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I have some confusion about the concept of some electronic bands and energy levels. Beyond valance band,

For an atom, can having at least one electron in the conduction band mean that the atom has been ionised?

Can having an electron in the donor energy level or acceptor energy level mean that the atom has been ionised?

Is free electron same as an electron in the conduction band or an electron in the acceptor or donor band?

Is an atom having a free electron an ionised atom?

I am super-super-confused...

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The band theory of solids has developed to describe the collective behavior of atoms and molecules when in the solid form.

bands

The confusion goes away if one realizes that different quantum mechanical models have developed in order to describe different problems.

For an atom, can having at least one electron in the conduction band mean that the atom has been ionised?

In order for an electron to be considered in the conduction band, one needs a solid. Individual atoms/molecules sit at the lattice sites of the solid. The model is that the conduction band has electrons that are bound over the whole lattice. The valence band electrons are tied on the points of the lattice where the nucleus also sits (depending on the material, whether insulator or conductor).

In the sense of the band theory model, the whole lattice is still neutral. Just the conduction band electrons have definition over the whole lattice ( a quantum mechanical probability to be anywhere in the lattice). It has little meaning to talk about an ionized atom, because its "own electron might be away but another in the conduction band is near", (as a hand-waving explanation).

Can having an electron in the donor energy level or acceptor energy level mean that the atom has been ionised?

If for individual atoms, yes, but if the atom is part of a lattice see above.

Is free electron same as an electron in the conduction band or an electron in the acceptor or donor band?

No a free electron means there is no potential that is binding it.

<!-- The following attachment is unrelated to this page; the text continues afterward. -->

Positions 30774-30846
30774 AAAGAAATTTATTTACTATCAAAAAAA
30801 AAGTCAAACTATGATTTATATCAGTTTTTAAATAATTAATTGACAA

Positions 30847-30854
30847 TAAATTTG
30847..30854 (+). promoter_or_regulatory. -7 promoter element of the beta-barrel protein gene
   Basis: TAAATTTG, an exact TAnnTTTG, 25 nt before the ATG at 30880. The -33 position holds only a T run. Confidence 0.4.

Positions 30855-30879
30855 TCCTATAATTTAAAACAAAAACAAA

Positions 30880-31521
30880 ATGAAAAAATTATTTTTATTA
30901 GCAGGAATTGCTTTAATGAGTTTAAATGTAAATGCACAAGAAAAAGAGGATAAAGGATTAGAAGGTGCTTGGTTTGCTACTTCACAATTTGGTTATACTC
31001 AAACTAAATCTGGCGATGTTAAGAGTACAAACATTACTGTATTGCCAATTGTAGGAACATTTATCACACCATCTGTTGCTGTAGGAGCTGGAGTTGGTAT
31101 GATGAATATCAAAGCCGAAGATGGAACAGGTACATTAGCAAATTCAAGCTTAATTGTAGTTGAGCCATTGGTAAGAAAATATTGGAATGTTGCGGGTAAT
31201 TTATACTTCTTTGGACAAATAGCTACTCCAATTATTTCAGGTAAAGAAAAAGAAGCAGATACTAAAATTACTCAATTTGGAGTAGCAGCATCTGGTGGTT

Is an atom having a free electron an ionized atom?

If the atom is not in a lattice and it attracts a floating electron, yes it will be a negatively ionize atom. If in a lattice,see above

Maybe if you read the whole link your confusion will go away.

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  • $\begingroup$ So, a free electron is sourced from a positively ionized atom? And a free electron does not have any connection to any energy and band levels since there is no electrical potential binding it?? $\endgroup$ Jun 14 at 18:41
  • $\begingroup$ yes, that's what free means. An electron in a solid is never "free", it is in an energy level of the lattice ,instead of just an atom. $\endgroup$
    – anna v
    Jun 14 at 18:45
  • $\begingroup$ Is it correct to say: "For a single atom any energy above valance energy level is free electron, but for a solid lattice, anything above conduction level is free electron aka positively ionized(loss of electron by freeing it with absorption of required energy) atom then? @anna v $\endgroup$ Jun 14 at 19:17
  • $\begingroup$ No. You are confusing in the statement the two models, the standard atomic model with the electrons energy levels according to the potential between the lectrons and the nucleus, and the term "valence" has no meaning in this model, the term "free electron" has. and the band theory of solids with a collective potential for a large number of atoms at lattice points tied by chemical bonds when looked at individually, but fitting collectively the band theory QM model. Here belongs the "valence" and not the "fee electron". $\endgroup$
    – anna v
    Jun 15 at 4:07